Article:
They’re safer inside.
First I heard that someone who lived in the heart of the boutique/café district of Buffalo was actually shooting them, their little dead bodies discarded on someone else’s property. Then one of my gardening friends confessed that he had been trapping them and releasing the traps in the northern suburbs. At first I was surprised that anyone would be going to such extremes, but then I began to notice weird diggings on my own property, and one morning two whole containers of tulips were almost entirely decimated.
It was then I knew that this was going to be the first tulip season where I really had to worry about squirrels.
They don’t bother the species tulips.
There have always been lots of them around the neighborhood, but they would rarely disturb the garden and never paid any attention to the hundreds of bulbs I’ve planted over the years. Even now, it’s not like they actually seem to eat or want the bulbs; they’ve merely developed a taste for digging around them and generally mangling/ruining my container plantings, tossing pansies to the ground and exposing the bare bulbs. Tulips in the ground are left alone.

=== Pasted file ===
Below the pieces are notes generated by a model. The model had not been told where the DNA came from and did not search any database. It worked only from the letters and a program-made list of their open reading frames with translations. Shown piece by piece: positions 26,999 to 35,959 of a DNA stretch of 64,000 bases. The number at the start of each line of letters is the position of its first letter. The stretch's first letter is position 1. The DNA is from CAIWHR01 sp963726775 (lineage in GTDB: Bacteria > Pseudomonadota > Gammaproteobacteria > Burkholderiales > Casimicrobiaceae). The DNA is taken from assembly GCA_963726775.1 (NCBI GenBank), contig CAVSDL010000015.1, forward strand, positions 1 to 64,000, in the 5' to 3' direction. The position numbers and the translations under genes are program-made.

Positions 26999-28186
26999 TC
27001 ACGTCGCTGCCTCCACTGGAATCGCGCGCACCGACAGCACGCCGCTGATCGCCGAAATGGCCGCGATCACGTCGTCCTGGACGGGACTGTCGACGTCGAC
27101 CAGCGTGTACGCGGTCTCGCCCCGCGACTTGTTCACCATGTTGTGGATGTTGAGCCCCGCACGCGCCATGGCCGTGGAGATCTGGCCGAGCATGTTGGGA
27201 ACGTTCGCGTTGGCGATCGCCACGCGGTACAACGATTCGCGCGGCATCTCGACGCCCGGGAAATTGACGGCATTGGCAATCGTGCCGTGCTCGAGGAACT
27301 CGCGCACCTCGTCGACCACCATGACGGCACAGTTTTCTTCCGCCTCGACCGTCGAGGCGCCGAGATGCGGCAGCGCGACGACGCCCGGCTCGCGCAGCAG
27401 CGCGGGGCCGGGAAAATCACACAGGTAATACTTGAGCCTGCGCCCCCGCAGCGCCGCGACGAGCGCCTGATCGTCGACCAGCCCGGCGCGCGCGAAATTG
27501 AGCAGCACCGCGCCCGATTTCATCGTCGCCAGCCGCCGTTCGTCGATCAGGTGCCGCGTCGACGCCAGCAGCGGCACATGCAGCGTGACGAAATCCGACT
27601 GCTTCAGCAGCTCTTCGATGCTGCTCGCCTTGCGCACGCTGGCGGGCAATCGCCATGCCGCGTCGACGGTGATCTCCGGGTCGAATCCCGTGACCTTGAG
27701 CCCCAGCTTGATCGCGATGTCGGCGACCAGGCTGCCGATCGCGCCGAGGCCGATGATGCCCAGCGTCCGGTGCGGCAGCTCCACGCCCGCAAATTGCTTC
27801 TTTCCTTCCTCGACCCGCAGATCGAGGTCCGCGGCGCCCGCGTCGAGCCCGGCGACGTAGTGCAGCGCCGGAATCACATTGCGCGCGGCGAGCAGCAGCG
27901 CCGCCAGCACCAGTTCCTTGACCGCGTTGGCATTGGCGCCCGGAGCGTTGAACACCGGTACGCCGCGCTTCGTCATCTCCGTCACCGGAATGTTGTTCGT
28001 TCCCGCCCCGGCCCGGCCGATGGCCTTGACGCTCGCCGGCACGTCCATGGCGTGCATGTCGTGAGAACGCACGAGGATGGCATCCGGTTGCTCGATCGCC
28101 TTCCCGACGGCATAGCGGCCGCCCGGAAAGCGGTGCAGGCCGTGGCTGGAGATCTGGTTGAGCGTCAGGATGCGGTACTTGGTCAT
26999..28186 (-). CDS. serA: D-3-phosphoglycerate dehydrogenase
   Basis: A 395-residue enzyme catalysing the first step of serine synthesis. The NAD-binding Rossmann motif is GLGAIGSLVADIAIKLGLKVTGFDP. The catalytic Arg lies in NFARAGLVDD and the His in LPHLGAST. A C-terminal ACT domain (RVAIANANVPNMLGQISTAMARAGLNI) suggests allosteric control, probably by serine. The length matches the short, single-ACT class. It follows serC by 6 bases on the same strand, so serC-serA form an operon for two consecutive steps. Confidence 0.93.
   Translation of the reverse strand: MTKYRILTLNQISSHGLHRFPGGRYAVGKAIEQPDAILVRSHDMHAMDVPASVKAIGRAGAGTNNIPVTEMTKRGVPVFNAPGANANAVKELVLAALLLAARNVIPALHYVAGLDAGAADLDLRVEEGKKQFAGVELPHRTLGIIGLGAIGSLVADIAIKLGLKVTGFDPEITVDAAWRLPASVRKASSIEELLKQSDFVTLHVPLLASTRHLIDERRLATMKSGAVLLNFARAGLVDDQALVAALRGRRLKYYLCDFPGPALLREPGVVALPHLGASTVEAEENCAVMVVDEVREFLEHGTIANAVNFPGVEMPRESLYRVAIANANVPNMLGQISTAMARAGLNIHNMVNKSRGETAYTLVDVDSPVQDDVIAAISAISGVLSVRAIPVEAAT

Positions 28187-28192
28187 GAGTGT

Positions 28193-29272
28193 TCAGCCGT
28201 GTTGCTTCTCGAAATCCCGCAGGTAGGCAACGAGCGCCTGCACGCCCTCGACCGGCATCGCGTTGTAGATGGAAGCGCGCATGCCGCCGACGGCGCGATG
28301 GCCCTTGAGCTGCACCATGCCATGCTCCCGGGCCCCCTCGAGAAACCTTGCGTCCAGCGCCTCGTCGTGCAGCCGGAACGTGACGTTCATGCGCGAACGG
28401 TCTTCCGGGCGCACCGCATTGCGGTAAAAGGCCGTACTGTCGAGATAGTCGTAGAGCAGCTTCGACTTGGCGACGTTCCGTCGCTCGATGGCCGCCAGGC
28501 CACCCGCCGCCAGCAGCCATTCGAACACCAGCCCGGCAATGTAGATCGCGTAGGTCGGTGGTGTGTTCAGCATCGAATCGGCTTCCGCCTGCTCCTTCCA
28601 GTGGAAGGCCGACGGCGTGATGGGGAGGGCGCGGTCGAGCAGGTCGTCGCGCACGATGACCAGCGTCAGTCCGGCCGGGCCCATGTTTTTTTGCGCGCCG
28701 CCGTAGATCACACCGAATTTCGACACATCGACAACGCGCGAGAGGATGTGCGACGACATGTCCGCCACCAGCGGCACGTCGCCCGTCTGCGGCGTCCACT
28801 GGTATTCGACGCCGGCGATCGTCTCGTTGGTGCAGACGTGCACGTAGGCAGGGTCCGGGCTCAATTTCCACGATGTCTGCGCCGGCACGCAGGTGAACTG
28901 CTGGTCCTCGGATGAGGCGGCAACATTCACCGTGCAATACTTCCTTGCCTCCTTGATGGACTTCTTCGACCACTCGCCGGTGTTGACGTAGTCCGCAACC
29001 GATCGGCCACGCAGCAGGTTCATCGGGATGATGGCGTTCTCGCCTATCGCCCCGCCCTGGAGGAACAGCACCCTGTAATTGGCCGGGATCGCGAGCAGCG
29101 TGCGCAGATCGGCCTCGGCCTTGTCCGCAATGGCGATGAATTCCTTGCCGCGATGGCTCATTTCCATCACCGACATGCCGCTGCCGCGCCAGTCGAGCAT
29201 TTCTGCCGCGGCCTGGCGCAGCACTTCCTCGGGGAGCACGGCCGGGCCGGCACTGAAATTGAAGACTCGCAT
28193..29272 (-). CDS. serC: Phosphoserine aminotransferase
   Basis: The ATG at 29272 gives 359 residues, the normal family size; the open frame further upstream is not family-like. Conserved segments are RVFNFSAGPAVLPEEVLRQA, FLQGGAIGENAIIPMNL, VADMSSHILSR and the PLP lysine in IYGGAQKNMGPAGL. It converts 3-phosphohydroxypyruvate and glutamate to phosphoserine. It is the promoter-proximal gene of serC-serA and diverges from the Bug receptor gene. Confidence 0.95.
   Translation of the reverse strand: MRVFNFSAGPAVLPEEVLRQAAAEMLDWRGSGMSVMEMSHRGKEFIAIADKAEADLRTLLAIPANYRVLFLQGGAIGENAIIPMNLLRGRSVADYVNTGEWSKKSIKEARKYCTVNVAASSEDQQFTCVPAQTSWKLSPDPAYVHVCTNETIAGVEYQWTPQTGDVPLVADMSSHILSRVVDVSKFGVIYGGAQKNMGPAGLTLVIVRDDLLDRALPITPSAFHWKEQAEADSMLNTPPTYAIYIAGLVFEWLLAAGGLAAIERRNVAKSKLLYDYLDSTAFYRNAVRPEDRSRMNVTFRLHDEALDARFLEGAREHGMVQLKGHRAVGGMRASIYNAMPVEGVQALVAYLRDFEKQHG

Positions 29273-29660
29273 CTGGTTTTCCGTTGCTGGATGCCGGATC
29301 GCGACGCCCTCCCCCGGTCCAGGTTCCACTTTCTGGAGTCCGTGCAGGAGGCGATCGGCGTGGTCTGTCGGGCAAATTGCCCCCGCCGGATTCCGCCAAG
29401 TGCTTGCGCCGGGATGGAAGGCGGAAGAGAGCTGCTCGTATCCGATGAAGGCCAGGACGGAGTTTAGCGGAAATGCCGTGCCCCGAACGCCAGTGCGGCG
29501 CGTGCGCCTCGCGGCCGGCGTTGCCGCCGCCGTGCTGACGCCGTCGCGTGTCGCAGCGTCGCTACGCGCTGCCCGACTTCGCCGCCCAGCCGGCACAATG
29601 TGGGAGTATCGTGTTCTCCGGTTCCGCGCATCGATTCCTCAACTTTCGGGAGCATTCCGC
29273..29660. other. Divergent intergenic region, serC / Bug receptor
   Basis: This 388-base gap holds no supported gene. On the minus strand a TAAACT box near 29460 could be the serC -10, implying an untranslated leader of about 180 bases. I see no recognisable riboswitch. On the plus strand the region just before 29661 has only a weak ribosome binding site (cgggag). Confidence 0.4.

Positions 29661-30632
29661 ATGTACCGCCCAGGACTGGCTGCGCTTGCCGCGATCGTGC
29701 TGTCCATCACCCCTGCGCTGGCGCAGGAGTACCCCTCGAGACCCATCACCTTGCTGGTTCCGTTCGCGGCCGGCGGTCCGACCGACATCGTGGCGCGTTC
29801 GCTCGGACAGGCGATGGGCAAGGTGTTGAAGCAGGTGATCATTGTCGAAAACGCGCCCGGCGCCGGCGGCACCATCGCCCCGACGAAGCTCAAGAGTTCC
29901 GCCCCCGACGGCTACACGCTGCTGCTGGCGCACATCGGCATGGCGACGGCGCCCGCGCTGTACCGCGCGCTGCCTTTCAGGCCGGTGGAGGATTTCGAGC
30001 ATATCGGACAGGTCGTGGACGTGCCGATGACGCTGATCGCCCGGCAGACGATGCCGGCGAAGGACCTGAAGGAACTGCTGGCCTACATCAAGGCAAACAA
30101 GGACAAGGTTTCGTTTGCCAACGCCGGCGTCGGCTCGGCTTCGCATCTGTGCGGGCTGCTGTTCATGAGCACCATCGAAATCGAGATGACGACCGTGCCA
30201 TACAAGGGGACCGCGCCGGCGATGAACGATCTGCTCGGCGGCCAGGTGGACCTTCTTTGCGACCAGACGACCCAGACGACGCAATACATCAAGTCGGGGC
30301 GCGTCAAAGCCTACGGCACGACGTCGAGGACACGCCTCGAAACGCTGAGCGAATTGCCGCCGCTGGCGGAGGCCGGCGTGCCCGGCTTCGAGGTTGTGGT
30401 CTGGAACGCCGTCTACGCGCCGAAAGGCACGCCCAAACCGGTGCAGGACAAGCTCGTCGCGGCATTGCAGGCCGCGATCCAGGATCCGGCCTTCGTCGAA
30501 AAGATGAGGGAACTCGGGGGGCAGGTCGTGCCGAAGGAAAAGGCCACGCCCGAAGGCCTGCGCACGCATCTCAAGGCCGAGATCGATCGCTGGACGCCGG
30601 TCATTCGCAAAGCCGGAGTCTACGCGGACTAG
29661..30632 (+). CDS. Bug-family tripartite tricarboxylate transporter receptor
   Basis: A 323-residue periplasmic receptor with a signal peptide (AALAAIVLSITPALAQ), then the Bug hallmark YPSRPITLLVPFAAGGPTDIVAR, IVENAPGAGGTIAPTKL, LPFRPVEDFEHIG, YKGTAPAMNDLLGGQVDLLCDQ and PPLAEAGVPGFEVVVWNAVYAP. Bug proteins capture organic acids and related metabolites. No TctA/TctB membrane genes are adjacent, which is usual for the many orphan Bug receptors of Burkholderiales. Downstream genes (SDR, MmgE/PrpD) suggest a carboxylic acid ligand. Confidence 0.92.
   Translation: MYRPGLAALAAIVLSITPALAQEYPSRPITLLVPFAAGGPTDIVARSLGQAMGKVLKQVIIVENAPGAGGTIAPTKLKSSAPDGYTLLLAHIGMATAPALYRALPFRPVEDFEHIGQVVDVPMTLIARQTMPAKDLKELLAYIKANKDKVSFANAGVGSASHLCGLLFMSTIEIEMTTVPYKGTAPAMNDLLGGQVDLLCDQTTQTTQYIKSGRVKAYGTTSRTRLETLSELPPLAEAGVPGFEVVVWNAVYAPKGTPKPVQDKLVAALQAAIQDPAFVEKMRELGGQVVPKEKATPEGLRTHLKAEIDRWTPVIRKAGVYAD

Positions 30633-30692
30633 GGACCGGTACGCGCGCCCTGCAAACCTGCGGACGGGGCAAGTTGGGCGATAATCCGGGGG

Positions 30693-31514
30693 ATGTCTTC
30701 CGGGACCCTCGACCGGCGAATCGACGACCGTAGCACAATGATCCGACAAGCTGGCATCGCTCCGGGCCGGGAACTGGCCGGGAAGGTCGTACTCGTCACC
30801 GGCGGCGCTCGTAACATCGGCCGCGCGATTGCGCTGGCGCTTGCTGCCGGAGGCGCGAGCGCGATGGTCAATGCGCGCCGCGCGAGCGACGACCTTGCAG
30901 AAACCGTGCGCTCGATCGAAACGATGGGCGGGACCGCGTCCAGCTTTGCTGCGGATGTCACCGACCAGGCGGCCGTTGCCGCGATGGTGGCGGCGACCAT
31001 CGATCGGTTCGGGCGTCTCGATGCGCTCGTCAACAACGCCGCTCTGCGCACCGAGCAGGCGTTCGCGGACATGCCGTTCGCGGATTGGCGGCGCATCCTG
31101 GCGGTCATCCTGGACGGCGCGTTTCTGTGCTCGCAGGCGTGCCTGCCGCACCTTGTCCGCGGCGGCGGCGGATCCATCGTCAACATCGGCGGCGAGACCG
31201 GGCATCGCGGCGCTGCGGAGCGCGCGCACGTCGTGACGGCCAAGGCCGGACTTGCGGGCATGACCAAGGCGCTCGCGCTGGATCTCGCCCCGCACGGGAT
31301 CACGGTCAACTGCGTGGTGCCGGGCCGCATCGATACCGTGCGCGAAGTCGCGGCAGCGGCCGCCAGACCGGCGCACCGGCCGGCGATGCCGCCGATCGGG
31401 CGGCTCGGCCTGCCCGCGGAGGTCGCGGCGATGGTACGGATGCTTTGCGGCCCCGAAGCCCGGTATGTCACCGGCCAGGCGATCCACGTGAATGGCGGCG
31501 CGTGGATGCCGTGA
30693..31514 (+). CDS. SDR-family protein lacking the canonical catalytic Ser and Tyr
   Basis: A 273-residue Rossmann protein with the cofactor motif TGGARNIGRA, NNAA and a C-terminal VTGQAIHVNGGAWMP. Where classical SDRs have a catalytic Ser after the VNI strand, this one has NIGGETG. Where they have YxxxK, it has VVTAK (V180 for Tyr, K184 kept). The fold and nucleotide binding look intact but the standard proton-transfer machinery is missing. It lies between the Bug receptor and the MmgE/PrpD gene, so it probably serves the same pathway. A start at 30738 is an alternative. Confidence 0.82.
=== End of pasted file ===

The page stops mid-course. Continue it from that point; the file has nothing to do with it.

Squirrel complaints are very prevalent this year. I noticed one blog where the creatures had simply lopped all the heads off a whole row of tulips, and on Facebook there was this desperate cry: “Squirrels must be … exterminated!”
I’m trying these grids on the containers.
At first I tried a homemade hot pepper solution that seemed only partially to work. Then, as the tulips were coming up, I placed a variety of metal grids over the pots. That worked better. Now that the tulips are just about over, I’m waiting to see what, if any, plants they’ll go after next. And planning to buy a bunch of extra peony support grids to have ready for next year. And counting my lucky stars that I don’t have to deal with deer or—as of yet—rabbits.Posted by Elizabeth Licata on May 19, 2009 at 6:39 am, in the category Shut Up and Dig.